Remember With Gratitude

A few days ago I had a very humbling experience. I was at a conference in the Netherlands. One of my fellow participants asked what I planned to do on our day off. I replied that I intended to visit one of the World War II battlefields which was nearby. His response took me totally by surprise. “Thank you for what you did for our freedom.” The words were all the more amazing because I hadn’t even been born, let alone taken part in the liberation of Europe. Further, the man who thanked me was from Austria. As you know, during World War II his country was on the other side.


(Written to go with a sermon on Hebrews 11:29-40, especially verse 40.)

Diversity is all the rage these days. It seems you can’t turn on the news without hearing about another complaint that some aspect of our society doesn’t reflect the actual mix of people who live here. People agonize over whether people of a certain gender or ethnic background are under-represented. In the name of diversity publishers force authors to change the backgrounds of the characters in their books, even though it detracts from the story.

Why Remember?

(Prepared for a sermon on Hebrews 3:1-6)

Just before He was arrested and crucified, Jesus gave His disciples some unleavened bread and asked them to eat it. He also passed around a cup of wine and told them to drink from it. He instructed them to keep on eating bread and drinking wine in His memory. For the last 2,000 years, the followers of Christ have been doing what Jesus asked. Every Sunday we gather to eat the bread and drink the wine in memory of Jesus.


(Prepared to compliment a sermon based on Acts 26:28.)

Life can be confusing. Sometimes we don’t know what to think about a particular situation. We hear something and we don’t know whether to believe it because we’re not sure if what we’ve been told is possible or not.

A Time To Say Goodbye

In the book of Ecclesiastes, King Solomon points out that there are cycles or seasons, not only in nature, but also in our lives. One of the implications of cycles and seasons is that there is an appropriate time and place for every activity. If we take action outside the appropriate time, we cannot expect good results. To illustrate his point Solomon wrote, “There is a time for everything, and a season for every activity under heaven: a time to be born and a time to die, a time to plant and a time to uproot,” (Ecclesiastes 3:1-2 NIV)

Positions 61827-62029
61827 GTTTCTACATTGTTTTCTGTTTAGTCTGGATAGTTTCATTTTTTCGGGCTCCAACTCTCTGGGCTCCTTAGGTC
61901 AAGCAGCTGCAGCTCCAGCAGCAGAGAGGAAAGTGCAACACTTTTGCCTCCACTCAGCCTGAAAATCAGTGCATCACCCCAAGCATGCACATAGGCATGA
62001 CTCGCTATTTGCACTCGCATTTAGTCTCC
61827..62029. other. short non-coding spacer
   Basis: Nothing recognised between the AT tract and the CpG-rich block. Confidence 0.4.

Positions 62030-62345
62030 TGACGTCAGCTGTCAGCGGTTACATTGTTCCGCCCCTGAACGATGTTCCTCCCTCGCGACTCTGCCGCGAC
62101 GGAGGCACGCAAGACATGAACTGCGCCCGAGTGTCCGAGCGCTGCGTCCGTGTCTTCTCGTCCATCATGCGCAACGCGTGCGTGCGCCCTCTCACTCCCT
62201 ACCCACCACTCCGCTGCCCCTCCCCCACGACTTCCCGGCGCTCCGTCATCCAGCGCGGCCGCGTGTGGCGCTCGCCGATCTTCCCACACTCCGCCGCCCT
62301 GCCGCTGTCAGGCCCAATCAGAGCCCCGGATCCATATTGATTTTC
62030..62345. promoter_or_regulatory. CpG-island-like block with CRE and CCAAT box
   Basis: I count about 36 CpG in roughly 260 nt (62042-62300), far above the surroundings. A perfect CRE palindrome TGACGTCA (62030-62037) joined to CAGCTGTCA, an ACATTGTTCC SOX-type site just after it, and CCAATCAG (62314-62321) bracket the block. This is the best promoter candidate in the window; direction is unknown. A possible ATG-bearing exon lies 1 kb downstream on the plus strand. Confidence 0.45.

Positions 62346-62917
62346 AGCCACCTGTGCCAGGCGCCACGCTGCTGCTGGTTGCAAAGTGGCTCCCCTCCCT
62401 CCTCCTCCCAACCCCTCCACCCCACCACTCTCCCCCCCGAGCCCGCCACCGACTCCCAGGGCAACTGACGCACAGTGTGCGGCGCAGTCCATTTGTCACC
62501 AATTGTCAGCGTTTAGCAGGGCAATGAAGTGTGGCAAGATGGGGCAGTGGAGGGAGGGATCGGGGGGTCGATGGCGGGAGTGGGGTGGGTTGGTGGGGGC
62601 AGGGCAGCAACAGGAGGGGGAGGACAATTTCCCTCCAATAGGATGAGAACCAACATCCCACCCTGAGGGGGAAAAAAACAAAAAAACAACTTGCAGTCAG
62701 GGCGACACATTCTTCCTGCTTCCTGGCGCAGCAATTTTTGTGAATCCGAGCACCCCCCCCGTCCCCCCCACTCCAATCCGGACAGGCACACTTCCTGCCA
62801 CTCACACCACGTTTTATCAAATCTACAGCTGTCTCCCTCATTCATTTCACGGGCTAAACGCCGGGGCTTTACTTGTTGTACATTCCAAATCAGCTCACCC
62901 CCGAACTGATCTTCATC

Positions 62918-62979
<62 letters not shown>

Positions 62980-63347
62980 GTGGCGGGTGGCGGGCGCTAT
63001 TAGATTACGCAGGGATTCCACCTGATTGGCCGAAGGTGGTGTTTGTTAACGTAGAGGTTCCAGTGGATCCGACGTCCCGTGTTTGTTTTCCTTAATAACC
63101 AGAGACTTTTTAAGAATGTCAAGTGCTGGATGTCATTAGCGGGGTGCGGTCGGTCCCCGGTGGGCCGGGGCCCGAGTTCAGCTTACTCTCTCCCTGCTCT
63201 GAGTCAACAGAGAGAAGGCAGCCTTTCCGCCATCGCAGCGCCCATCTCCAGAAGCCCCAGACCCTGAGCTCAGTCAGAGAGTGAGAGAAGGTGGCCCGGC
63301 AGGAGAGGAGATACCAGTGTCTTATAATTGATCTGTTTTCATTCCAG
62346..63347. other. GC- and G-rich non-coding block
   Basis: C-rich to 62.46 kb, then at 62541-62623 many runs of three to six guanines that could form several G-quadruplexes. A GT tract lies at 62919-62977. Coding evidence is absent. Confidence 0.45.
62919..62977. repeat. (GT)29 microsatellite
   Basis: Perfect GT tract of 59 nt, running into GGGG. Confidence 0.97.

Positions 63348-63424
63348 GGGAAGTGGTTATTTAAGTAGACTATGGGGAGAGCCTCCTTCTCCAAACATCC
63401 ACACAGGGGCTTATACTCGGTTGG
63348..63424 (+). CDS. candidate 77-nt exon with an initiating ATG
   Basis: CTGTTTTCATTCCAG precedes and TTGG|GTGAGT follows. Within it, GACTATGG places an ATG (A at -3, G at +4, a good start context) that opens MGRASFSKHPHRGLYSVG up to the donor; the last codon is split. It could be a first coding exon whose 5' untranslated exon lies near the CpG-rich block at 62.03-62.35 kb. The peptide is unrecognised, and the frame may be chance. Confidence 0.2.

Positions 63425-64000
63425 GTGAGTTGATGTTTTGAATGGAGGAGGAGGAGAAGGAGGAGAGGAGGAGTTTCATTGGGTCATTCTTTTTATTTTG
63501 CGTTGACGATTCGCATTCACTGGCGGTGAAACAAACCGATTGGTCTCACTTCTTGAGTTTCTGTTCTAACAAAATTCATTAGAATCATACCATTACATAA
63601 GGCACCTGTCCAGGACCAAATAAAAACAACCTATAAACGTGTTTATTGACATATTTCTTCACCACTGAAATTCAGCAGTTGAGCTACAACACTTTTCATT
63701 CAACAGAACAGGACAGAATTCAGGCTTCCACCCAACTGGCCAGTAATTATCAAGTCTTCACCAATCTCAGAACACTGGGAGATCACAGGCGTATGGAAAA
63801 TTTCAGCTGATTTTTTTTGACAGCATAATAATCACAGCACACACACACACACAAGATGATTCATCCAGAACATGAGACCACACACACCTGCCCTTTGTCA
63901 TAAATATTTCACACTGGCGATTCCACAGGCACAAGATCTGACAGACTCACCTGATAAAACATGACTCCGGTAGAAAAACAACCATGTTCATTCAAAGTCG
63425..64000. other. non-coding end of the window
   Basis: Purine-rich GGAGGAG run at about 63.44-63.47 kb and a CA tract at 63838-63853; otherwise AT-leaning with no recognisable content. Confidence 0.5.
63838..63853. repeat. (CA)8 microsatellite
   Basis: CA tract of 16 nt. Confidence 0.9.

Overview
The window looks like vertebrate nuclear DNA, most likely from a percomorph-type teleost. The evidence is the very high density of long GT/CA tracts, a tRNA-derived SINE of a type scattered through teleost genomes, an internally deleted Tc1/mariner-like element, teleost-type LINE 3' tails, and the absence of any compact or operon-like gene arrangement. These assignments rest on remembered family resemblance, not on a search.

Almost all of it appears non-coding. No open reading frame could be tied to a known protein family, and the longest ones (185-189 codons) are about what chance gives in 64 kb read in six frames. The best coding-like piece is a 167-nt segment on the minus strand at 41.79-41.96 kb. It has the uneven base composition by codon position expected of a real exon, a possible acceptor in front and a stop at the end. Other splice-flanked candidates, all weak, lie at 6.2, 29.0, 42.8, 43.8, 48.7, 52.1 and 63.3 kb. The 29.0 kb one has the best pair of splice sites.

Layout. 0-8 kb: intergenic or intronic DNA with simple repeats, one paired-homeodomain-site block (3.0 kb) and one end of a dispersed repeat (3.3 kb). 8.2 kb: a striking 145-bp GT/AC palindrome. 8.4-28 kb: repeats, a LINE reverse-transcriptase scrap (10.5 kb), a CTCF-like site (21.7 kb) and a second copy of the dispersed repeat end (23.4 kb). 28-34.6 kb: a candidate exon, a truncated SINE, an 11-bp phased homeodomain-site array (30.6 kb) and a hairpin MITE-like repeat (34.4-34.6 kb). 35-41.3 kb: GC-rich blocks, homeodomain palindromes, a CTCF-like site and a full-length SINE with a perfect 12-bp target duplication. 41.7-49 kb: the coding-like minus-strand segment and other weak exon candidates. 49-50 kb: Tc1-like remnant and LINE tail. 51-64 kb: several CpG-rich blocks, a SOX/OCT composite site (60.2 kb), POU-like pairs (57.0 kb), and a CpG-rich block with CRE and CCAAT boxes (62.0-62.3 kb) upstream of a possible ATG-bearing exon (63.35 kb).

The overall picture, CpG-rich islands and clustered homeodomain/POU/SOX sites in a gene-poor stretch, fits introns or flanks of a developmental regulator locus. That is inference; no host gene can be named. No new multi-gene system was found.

His Indescribable Gift

(Given Christmas Eve)

Many of us approach this time of year with mixed feelings. On the one hand, we enjoy getting together with friends and family. We enjoy having a break from school or work. We enjoy the lights, the decorated trees and singing Christmas carols. We especially enjoy the feasts and the special snacks which seem to only come out this time of year.


(Prepared for a sermon from Acts 16:6-11 on changes in plans.)

Have you ever planned a trip, only to have everything go wrong? You start out to go to a specific destination but, you take a wrong turn and end up somewhere you had no intention of going. Or perhaps you missed a plane connection and were forced to change your route. Or you got sick and couldn’t complete your journey. Or you found out after you started traveling that the reason for your trip no longer existed, so you decided to do something else.